In this post I continue my comments on the lectures I attended to at the “Scrum Gathering 2009 Brazil”.
- Scrum e a crise mundial: Por que Scrum é a melhor opção para projetos em tempos de crise – Rafael Sabbagh PUC Rio and Marcos Garrido – Palm I (Morning Session of the 12th)
The presentation seemed closely related to the future dissertation of Rafael Sabbagh and Marcos Garrido, both doing their Masters in PUC Rio. The main line was that Scrum is easier to sell to clients in times of crisis, and this is a particular good time to do that. On the good side, it was one of the few presentations with low demand on the knowledge of Scrum from the people watching. The bad, in my opinion, was that the presentation did not really define itself as being directed to clients or as being directed to the sales force. I also missed the traditional graphic with the ROI over time.
I also think that the theme itself is very relevant but kind of bold because the presenters are not from the sales department. As a personal, very personal choice, I would not dare do this without most of the slides coming from the commercial department.
After the presentation the discussion was very good, and kept going and going, no one wanted to leave the room.
- Keynote Address – Ken Schwaber, co-founder Scrum & President Scrum Alliance – Grand I & II (Virtual Presentation)
It was one of the usual presentations from Ken Schwaber. Usual to him, awesome to the rest of us! The crowd went wild when in a question (pinning Ken versus the PMI presentation earlier) where Ken answered that the project was done by the ProductOwner, ScrumMaster and the Team, so, there was no place for a Project Manager.
Of course the ScrumMaster is a Project Manager, but it was a great stunt that few are capable of pulling out. There was lots of cheering in the audience here.
We also did the command & control exercise following Ken’s instructions. It was done to illustrate the power of self-management, and this often gets me thinking that at the end of the day Ken is all about being ethical in the workplace. The exercise itself was kind of awkward because most of the audience had done it already.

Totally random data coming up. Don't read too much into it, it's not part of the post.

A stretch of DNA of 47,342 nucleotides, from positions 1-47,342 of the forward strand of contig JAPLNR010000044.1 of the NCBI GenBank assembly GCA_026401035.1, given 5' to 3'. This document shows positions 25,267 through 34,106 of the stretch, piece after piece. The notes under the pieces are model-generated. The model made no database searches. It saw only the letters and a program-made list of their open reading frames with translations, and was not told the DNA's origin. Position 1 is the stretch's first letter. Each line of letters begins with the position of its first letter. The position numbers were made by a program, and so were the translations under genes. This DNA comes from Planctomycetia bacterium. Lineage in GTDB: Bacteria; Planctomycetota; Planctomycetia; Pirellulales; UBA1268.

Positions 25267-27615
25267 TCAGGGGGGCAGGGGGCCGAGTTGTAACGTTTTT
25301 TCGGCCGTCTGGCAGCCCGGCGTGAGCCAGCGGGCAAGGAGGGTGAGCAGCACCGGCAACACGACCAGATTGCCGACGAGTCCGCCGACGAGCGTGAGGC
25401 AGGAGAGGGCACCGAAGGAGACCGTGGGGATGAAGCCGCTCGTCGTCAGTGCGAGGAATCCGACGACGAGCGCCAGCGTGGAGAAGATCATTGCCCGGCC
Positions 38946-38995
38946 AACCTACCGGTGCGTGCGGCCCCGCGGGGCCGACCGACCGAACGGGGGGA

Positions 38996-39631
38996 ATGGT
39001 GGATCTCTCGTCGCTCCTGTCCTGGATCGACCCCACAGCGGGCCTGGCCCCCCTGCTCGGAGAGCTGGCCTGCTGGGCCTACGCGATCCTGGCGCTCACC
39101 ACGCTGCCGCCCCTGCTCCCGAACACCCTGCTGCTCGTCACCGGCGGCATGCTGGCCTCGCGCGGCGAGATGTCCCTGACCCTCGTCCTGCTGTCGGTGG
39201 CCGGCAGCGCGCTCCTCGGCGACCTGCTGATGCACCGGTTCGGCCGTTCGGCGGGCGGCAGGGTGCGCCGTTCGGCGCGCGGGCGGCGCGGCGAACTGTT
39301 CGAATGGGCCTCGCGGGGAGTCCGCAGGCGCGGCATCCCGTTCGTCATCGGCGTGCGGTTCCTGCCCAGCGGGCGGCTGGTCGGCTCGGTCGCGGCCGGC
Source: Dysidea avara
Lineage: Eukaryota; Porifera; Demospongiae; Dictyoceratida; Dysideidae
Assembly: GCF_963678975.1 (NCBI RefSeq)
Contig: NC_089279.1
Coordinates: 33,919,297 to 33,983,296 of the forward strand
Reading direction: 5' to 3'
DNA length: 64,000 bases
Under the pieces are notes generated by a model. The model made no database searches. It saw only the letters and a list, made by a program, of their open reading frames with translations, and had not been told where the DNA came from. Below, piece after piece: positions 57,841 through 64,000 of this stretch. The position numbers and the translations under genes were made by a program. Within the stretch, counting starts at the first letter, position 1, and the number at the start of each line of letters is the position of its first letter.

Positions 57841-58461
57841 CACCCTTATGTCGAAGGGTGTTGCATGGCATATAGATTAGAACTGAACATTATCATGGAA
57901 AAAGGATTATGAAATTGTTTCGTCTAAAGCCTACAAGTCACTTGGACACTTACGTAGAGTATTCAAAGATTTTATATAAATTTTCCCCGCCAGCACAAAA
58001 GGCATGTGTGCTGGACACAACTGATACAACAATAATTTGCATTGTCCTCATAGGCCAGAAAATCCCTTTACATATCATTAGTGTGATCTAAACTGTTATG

Bottom line, if you get the chance to see him speaking, don’t miss it. It’s simple, not pretentious, very valuable and, to some extent entertaining.
- Usando DoD (Definition of Done) para amadurecer a qualidade do produto – Gustavo Coutinho, Provider, e Luciano Felix, CSP Especializa Treinamentos – Palm II
This presentation was about the Definition of Done and it’s correlation to the technological deficit created during the execution of most projects. The approach of the presentation seemed to follow the actual thinking process the guys at Provider Sistemas went through it respect to the DoD.
It makes it look tough, like the Definition of Done became a major item for them as can be seen on slide 31 with DoD at the center of the Scrum Activities. My view is that they like this part of Scrum best and it really works for them.
In the presentation there is a suggestion of DoD multi-levels where there are requirements for the tasks, the Sprint and the Release. My view is that the DoD levels referring to the Sprint and the Release should be tasks, and enforced by the ScrumMaster because it relates to the company culture. Generally speaking, these are technological deficits that they think make sense grouping by each Sprint or Release. This is the case of a full integration of the software where they might do it only once in a Sprint.
In any case, my observation does not mean any change in the actual tasks, only on how to call them because they “made up” a new taxonomy where as in my view there was no need to (If it works, that’s what matters).
On the second part of their presentation, they introduce one group dynamics exercise designed to find out good items for the DoD for a project or as standards for a company. It’s really worth a look. Check out their presentation on the link above.